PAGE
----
We arrive at Easter with the Irish composer Charles Wood’s (1866-1926) arrangement of This Joyful Eastertide. The text is by George R. Woodward (1848-1934), an Anglican priest who wrote religious verse and translated many hymns into English. He would set these to older melodies and often ask his collaborator and friend, Charles Wood, to harmonise them. In 1894, Woodward published Carols for Easter and Ascensiontide, which included one original composition: This Joyful Eastertide. Here the hymn tune is taken from the Dutch Melody, Vruechten, taken from the anthology of hymns, David's Psalmen, published in Amsterdam in 1685 and arranged by Wood.
Hallelujah Chorus (Handel)
Handel’s Hallelujah Chorus, taken from his oratorio, Messiah (1741), is perhaps the most popular piece of choral music ever written and it is easy to see why.
Although the work is usually associated with Christmas, it is far more appropriate to hear it during Passiontide and Easter. In fact, it was the original intention of the librettist, Charles Jennens, that the work should be performed to a theatre audience during Holy Week, in an attempt to entice the London’s bawdy theatregoers away from that sordid world and back to the pews by reminding them of the doctrine of the Anglican Church.
As many Christian traditions avoid the use of the word “Alleluia” during the season of Lent, it is even more fitting that the piece should be included in an Easter service. The Hallelujah Chorus provides a glorious climax to Part II of Messiah; it marks the end of the portion dealing with the death of Christ and the beginning of the portion dealing with his resurrection and second coming. During a performance in London in 1743, King George II rose to his feet as the chorus opened, causing the whole audience to rise and stand to the end, establishing a tradition that endures to this day.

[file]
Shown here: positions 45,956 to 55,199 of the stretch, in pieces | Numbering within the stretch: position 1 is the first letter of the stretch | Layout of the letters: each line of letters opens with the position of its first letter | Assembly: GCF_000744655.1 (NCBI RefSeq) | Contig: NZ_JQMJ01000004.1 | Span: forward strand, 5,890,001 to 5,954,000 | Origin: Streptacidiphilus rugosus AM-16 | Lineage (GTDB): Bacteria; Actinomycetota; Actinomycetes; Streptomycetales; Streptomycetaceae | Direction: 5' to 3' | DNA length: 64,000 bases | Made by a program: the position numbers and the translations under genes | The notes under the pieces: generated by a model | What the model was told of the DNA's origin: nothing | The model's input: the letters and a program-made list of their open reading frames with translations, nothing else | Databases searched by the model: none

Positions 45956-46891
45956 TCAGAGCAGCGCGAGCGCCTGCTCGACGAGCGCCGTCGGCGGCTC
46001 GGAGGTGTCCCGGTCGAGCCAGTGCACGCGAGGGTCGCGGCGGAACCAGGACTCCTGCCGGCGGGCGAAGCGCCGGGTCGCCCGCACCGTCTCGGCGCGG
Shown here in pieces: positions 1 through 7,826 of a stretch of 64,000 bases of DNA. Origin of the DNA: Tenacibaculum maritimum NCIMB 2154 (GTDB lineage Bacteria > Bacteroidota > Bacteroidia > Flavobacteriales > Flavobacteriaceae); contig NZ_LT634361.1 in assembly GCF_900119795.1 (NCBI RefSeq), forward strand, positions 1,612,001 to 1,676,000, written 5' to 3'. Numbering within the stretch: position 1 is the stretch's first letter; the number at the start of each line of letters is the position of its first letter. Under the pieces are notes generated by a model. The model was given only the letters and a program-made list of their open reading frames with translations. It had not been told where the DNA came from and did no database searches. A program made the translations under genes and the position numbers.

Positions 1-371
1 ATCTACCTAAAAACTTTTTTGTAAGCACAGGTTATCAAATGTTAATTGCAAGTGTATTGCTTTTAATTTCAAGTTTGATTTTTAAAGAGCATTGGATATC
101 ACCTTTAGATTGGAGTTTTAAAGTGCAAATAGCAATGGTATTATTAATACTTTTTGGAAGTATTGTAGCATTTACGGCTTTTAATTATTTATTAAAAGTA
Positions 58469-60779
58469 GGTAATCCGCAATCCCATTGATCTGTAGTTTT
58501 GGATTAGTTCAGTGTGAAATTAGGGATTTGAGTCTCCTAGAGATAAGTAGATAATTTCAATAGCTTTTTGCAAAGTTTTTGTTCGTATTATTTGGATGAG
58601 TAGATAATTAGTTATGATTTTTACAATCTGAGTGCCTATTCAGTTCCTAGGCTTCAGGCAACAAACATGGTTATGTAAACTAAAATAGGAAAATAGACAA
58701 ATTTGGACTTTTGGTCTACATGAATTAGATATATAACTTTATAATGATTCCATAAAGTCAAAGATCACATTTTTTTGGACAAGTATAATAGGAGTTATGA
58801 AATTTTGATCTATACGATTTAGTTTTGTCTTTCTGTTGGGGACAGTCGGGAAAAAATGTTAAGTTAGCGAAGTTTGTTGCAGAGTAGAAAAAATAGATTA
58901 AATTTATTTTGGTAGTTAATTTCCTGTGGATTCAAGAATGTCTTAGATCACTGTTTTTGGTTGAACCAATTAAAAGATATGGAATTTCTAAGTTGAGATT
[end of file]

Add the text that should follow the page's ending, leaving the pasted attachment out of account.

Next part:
Reading 8A: I Got Me Flowers
Reading 8B: Everyone Sang
Let All The World (Vaughan Wiliams)
Let All The World is the final movement of Ralph Vaughan Williams’ (1872 – 1958) The Five Mystical Songs, settings of four poems by seventeenth-century Welsh-born poet and Anglican priest George Herbert (1593–1633). Herbert was a younger contemporary of William Shakespeare, living at a time of great religious tension. We have just heard Herbert’s “I Got Me Flowers”, which comes from the poem Easter and provides the text for the second movement in Vaughan William’s work.
The Five Mystical Songs were written between 1906 and 1911 and at the time of composition, Vaughan Williams was an atheist. This did not prevent him from setting many religious texts to music. The work was premiered at the Three Choirs Festival in Worcester in 1911 under the baton of Vaughan Williams himself. The work is written for Baritone soloist and, at the premier, it was accompanied by orchestra and SATB chorus. The fifth and final movement, Let All The World, is the only movement within the piece that is designed to be sung by either the soloist or the choir alone. The choral version is a favourite in the repertoire and it is performed here as a triumphant and jubilant anthem for choir and organ.
Jesus Christ Is Risen Today
Jesus Christ Is Risen Today originates from the 14th Century, as a Bohemian Latin hymn Surrexit Christus Hodie. It has been translated into English by numerous authors, firstly by John Baptist Walsh in 1708 who included it in his Lyra Davidica and set it to the tune Easter Hymn, which was later arranged by William Henry Monk (1823-1889). It was later adapted by various hymnwriters including Charles Wesley in 1740 who added a fourth verse. The repetition of the word “Alleluia” at the end of every line reminds us that we have passed from the penitent season of Lent to the glorious celebration of Easter.
Ian C. Bradley (Ed) , The Penguin Book of Hymns, Penguin Books Ltd (15 Oct 1990)